Prime Minister Netanyahu jolted Israeli politics by forming a 'unity' government with the centrist Kadima party, arguing it will promote stability at a time of contentious challenges.
A stunning overhaul in the government of Prime Minister Benjamin Netanyahu could produce progress on the peace process with the Palestinians but also enhance Israeli threats to attack Iran’s nuclear program.
Late last night, the parliament was pushing forward legislation to dissolve itself and move up general elections by a year to this September. But in what Haaretz newspaper labeled an "atomic bomb," Mr. Netanyahu and opposition leader Shaul Mofaz of the centrist Kadima party instead paved the way for a national unity coalition, something that Netanyahu says will stabilize the government for the next year and a half so it can deal with reforms at home and security threats abroad.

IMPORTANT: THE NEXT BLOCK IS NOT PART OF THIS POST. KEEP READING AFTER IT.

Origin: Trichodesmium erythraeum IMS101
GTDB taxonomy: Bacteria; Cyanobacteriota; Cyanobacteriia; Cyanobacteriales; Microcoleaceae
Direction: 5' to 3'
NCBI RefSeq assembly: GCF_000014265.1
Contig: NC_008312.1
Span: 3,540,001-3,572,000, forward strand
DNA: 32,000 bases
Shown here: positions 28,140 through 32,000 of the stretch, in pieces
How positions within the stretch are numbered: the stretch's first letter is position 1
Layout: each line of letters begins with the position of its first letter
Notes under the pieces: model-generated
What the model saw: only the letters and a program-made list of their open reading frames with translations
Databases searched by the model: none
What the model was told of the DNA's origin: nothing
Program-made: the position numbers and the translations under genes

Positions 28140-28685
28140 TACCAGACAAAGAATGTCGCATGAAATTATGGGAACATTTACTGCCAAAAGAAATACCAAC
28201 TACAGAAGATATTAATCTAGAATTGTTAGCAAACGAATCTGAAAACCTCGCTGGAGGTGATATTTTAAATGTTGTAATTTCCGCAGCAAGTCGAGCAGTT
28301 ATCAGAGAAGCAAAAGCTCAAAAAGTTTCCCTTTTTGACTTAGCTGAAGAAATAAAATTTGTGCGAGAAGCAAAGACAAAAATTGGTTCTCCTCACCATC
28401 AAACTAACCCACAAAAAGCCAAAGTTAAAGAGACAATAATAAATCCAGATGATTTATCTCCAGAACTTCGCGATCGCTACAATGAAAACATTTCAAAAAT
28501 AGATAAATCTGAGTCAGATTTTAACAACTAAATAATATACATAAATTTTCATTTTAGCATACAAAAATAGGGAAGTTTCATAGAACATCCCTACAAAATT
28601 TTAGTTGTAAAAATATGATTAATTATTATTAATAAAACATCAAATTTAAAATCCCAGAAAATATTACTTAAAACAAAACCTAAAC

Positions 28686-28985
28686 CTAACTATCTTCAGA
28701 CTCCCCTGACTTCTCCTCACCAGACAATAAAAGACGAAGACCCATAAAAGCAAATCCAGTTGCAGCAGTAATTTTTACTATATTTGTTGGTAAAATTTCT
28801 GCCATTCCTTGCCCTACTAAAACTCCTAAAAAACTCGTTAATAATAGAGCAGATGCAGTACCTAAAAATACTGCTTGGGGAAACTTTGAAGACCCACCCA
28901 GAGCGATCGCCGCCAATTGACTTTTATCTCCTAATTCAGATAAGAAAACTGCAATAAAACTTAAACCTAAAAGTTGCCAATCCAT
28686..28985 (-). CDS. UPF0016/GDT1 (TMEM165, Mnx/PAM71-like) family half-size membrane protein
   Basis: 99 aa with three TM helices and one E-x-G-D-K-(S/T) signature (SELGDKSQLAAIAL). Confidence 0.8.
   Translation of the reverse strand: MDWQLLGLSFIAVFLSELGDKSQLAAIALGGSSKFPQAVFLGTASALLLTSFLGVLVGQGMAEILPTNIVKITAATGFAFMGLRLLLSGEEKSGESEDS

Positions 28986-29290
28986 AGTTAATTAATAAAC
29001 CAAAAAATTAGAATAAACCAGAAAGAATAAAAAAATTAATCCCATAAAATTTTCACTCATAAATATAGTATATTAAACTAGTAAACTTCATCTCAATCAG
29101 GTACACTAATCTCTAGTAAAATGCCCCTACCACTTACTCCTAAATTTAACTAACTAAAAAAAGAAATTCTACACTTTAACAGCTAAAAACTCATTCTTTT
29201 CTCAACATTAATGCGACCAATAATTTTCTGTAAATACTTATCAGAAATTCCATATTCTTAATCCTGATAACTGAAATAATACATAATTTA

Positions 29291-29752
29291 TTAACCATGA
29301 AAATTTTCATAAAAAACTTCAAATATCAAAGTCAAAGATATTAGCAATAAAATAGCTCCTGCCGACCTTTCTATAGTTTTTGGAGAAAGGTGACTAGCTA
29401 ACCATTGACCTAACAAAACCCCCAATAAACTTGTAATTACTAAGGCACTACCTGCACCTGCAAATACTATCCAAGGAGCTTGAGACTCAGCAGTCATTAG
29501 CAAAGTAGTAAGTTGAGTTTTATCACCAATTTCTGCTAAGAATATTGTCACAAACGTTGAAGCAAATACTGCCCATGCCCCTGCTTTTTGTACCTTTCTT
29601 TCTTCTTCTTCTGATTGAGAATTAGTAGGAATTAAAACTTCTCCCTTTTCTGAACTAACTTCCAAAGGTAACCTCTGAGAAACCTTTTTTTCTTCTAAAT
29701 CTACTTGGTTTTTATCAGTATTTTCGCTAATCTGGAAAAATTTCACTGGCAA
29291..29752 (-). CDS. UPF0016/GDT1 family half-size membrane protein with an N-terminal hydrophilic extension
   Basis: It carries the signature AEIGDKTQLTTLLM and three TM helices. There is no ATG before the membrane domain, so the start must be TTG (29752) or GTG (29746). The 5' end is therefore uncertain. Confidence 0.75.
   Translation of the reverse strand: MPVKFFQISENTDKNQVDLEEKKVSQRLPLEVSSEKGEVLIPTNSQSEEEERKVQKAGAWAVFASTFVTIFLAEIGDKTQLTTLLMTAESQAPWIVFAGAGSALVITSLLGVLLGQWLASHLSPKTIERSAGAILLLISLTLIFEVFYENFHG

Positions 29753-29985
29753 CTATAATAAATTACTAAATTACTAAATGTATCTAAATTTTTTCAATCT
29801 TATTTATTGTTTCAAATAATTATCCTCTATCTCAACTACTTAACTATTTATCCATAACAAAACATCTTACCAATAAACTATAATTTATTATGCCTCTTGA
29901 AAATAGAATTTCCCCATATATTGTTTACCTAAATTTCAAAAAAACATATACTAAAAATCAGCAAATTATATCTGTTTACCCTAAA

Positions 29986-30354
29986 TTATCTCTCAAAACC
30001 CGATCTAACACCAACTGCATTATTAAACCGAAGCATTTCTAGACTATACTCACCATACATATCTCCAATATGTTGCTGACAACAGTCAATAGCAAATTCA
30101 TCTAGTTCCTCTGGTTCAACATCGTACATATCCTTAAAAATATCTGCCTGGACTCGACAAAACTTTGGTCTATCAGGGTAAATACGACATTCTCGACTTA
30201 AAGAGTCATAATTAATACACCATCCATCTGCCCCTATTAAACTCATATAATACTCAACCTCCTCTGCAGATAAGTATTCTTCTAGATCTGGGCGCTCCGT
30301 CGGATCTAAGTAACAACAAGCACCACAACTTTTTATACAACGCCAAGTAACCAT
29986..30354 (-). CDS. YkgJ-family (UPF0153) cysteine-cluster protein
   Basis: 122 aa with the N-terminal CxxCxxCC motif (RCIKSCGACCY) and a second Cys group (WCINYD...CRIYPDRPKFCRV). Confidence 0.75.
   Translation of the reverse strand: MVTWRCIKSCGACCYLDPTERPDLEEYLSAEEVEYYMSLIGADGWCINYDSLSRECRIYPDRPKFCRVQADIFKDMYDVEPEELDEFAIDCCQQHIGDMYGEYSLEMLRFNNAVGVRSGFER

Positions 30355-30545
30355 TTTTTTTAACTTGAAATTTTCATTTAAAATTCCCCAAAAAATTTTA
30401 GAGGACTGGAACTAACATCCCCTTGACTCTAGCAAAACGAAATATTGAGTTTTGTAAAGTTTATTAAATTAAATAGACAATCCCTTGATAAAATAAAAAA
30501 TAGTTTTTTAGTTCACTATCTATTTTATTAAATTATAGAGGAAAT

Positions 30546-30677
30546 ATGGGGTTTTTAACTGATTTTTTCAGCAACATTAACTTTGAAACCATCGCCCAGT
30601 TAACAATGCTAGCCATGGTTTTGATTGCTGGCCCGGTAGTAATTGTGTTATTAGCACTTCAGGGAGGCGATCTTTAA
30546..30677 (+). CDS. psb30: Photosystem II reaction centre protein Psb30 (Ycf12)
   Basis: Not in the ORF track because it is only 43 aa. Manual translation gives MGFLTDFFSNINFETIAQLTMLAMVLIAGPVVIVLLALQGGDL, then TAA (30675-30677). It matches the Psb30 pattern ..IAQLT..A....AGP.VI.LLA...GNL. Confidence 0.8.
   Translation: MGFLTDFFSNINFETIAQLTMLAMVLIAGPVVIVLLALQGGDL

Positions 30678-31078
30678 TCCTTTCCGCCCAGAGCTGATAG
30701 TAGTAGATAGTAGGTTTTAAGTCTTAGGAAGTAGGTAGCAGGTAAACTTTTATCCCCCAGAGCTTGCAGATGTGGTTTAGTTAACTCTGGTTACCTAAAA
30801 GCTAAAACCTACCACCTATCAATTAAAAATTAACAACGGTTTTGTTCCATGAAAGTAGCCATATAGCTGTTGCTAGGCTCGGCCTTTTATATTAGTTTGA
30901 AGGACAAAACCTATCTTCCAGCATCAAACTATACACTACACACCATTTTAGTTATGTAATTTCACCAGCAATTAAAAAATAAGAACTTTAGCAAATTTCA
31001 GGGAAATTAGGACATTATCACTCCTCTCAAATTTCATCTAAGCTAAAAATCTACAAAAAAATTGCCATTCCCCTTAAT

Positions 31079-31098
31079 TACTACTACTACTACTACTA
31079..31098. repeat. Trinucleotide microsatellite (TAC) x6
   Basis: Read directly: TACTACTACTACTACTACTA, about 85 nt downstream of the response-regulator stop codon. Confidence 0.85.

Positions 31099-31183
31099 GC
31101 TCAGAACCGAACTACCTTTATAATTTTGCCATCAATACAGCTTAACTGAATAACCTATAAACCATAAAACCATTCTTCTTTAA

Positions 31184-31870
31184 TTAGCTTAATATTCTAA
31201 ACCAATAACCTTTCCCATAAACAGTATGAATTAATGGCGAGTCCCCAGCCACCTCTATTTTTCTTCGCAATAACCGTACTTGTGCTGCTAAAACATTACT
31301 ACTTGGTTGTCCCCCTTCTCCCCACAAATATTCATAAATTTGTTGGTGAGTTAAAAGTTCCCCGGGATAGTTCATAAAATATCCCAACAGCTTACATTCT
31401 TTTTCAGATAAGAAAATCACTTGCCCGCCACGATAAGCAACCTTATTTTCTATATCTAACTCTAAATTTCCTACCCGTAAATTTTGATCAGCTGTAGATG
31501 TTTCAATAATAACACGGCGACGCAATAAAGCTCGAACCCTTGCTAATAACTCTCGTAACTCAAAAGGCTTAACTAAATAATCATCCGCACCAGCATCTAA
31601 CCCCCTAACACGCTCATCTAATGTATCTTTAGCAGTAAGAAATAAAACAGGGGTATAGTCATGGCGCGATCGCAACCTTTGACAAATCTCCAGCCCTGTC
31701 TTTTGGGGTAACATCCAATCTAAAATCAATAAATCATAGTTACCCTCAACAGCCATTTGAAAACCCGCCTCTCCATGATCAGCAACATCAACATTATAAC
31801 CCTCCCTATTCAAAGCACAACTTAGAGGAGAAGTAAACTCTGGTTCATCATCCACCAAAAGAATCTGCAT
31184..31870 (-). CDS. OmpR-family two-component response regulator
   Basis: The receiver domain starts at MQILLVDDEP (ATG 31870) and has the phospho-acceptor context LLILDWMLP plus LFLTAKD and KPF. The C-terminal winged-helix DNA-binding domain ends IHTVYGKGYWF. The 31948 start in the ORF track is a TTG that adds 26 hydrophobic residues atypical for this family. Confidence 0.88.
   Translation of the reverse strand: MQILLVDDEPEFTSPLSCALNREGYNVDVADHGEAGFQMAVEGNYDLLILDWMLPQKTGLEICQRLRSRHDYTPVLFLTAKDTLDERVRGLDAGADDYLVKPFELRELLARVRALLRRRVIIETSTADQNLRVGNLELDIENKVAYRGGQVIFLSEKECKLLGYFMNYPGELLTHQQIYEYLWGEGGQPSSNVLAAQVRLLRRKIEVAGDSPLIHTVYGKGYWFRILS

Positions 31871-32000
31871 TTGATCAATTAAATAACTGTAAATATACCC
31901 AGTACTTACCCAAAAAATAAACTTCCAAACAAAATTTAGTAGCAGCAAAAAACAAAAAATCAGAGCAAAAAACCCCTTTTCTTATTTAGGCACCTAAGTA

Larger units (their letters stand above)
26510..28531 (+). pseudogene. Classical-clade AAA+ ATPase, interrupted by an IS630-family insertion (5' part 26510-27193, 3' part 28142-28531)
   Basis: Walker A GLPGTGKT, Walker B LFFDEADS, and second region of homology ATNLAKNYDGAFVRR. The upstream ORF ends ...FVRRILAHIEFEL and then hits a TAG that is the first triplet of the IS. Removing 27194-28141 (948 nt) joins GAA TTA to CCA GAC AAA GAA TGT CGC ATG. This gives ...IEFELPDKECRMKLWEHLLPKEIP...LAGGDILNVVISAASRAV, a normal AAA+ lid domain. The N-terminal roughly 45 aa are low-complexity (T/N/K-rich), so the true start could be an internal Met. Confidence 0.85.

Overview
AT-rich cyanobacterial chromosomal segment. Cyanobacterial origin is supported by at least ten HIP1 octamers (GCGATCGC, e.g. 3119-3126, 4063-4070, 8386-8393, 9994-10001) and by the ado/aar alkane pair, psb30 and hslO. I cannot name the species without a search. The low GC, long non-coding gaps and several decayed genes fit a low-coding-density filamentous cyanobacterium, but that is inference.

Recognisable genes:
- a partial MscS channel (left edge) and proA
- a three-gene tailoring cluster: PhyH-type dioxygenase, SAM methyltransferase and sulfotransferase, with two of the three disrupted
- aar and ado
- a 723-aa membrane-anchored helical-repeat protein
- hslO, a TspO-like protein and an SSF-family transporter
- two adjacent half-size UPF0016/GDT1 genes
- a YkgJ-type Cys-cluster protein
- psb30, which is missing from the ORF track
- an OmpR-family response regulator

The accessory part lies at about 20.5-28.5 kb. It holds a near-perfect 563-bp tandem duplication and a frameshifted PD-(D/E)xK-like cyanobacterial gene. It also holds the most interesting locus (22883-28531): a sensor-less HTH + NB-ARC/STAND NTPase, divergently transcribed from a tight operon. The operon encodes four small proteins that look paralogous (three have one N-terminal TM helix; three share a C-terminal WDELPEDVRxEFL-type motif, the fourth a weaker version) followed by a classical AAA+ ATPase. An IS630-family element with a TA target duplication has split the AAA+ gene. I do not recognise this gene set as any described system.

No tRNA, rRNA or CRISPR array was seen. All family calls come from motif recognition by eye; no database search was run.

By bolstering his majority from just over half to more than three-quarters of the parliament, Netanyahu now has more latitude in which to pursue a two-state solution and is less beholden to his core constituency of hardliners like Foreign Minister Avigdor Lieberman and Jewish settlers. Kadima, for its part, benefits by gaining much greater clout at a time when polls indicated it could face a drubbing in any upcoming elections.
“A major shift has happened in Israel’s government this night. Israel’s government is no longer a right-wing government,” says Amit Segal, a political commentator for Channel 2 news. “In the long term, it will enable Mr. Netanyahu to try to reach an agreement with the Palestinians without fearing the reaction of Mr. Lieberman or the right wingers of his party.”
Netanyahu’s big-tent government also gives him more political cover if he chooses to be more aggressive against Iran because of the presence of Mr. Mofaz, a former army chief of staff and former defense minister who has been critical of Israel's stance on Iran, in the decisionmaking process, say analysts.